Unmanned ground vehicles (UGV) have emerged from research institutes into the outside world over the last decade. For example, UGVs are already part of everyday operations in some mines and harbors around the world. Furthermore, self-driving cars have recently been widely discussed in the news and are expected to be on the market within the next five to ten years. Nonetheless, these UGVs are designed to operate in structured environments and cannot negotiate off-road terrain. Moreover, the reliability of state-of-the-art human detection systems is still not good enough to ensure safety at all times in some application areas.
This thesis proposes novel methods that address these limitations of current UGV systems. It presents the whole chain of developing a UGV system for off-road environments, but the main result of the thesis is to describe the novel terrain traversability analysis methods developed for unstructured environments. It also presents a new, efficient representation of traverasbility mapping and proposes two new approaches for traversability classification that exploit this representation. Furthermore, it presents two innovative methods for augmenting traversability with ultra-wideband (UWB) radar data. Since UWB radars can penetrate some amount of vegetation, the developed methods enable the clearance of obstacle-free vegetation (an area of vegetation that could be driven through) from the generated traversability maps, which is not possible with current state-of-the-art methods.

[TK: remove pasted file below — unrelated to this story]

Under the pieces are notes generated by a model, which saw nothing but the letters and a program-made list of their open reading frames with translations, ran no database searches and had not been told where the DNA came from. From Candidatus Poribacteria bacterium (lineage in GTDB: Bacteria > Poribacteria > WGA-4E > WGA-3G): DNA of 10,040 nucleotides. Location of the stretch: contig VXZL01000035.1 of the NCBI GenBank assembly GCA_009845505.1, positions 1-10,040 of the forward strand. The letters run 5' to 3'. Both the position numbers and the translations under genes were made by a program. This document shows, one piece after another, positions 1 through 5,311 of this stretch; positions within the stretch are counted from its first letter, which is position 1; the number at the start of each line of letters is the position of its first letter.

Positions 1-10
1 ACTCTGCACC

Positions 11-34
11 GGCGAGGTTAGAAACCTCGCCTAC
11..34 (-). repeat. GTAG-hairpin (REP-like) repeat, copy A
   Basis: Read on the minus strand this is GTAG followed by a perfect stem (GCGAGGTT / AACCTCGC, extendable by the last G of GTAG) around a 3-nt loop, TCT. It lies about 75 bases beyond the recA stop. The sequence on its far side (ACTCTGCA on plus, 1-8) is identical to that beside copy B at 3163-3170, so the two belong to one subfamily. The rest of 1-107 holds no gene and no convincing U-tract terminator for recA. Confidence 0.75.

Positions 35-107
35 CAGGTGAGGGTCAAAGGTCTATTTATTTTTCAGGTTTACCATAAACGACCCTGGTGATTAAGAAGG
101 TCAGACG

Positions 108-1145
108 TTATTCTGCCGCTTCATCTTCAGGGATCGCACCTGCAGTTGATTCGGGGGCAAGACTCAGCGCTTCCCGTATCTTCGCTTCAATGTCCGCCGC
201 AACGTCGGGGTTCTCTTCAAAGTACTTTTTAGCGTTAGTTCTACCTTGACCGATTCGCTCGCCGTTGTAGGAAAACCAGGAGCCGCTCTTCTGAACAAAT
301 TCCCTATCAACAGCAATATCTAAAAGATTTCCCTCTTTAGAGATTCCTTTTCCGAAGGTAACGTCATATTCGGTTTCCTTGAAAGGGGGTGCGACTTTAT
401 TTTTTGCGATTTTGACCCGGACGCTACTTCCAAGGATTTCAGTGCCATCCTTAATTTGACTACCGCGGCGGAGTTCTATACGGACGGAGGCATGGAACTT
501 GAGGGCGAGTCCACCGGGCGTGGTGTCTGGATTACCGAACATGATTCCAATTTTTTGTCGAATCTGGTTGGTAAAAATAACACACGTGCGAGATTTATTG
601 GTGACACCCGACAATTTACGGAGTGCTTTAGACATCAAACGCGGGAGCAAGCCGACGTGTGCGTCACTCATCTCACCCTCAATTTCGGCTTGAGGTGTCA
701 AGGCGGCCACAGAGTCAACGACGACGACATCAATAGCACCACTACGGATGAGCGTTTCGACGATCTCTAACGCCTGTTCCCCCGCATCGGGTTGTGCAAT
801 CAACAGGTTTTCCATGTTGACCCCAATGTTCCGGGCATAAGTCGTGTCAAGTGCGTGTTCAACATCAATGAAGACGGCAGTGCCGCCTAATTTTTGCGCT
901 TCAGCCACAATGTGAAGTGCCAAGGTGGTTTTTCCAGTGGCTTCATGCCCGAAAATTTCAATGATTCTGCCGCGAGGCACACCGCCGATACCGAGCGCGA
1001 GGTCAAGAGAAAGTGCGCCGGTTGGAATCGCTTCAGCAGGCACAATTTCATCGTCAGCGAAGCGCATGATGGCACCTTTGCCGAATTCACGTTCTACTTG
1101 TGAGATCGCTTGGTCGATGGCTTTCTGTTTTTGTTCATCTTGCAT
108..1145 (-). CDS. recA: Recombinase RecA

The thesis also presents two novel human detection methods that exploit 2D LIDAR (Light Detection and Ranging) and radar data, respectively. The LIDAR-based human detection method is computationally very efficient, whereas the radar-based method (utilizing only radar data) demonstrates the potential of radar sensors, typically more robust against adverse weather conditions, in human detection applications. The developed methods provide valuable insights into exploiting additional sensor modalities to supplement traditionally used, camera-based human detection methods.
The performance of all the developed methods was evaluated by conducting extensive field experiments using real UGV systems. The results demonstrate that the methods proposed in this thesis enable safe navigation performance for UGVs, even in densely vegetated, populated environments.
- , Supervisor
- , Advisor
- Jari Saarinen, Advisor
|Publication status||Published - 2017|
|MoE publication type||G5 Doctoral dissertation (article)|
- traversability estimation, obstacle detection, human detection, ultra-wideband radar, unmanned ground vehicle